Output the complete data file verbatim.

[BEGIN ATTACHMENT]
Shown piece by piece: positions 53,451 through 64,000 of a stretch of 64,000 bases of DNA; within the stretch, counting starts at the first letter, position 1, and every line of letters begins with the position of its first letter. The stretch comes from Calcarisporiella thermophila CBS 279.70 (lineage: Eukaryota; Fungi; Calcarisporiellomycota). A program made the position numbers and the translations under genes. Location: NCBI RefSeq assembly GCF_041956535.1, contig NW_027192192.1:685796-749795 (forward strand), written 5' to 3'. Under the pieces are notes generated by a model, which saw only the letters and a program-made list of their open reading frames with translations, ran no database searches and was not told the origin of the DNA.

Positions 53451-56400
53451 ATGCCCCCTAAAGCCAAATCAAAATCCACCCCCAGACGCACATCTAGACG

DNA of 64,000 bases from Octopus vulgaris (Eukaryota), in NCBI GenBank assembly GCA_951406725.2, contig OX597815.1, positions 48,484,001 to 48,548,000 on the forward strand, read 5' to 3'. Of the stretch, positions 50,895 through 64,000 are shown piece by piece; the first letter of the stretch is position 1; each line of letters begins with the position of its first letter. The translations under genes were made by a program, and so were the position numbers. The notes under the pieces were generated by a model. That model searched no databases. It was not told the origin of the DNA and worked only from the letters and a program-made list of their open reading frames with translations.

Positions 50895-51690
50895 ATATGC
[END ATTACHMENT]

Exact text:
Shown piece by piece: positions 53,451 through 64,000 of a stretch of 64,000 bases of DNA; within the stretch, counting starts at the first letter, position 1, and every line of letters begins with the position of its first letter. The stretch comes from Calcarisporiella thermophila CBS 279.70 (lineage: Eukaryota; Fungi; Calcarisporiellomycota). A program made the position numbers and the translations under genes. Location: NCBI RefSeq assembly GCF_041956535.1, contig NW_027192192.1:685796-749795 (forward strand), written 5' to 3'. Under the pieces are notes generated by a model, which saw only the letters and a program-made list of their open reading frames with translations, ran no database searches and was not told the origin of the DNA.

Positions 53451-56400
53451 ATGCCCCCTAAAGCCAAATCAAAATCCACCCCCAGACGCACATCTAGACG

DNA of 64,000 bases from Octopus vulgaris (Eukaryota), in NCBI GenBank assembly GCA_951406725.2, contig OX597815.1, positions 48,484,001 to 48,548,000 on the forward strand, read 5' to 3'. Of the stretch, positions 50,895 through 64,000 are shown piece by piece; the first letter of the stretch is position 1; each line of letters begins with the position of its first letter. The translations under genes were made by a program, and so were the position numbers. The notes under the pieces were generated by a model. That model searched no databases. It was not told the origin of the DNA and worked only from the letters and a program-made list of their open reading frames with translations.

Positions 50895-51690
50895 ATATGC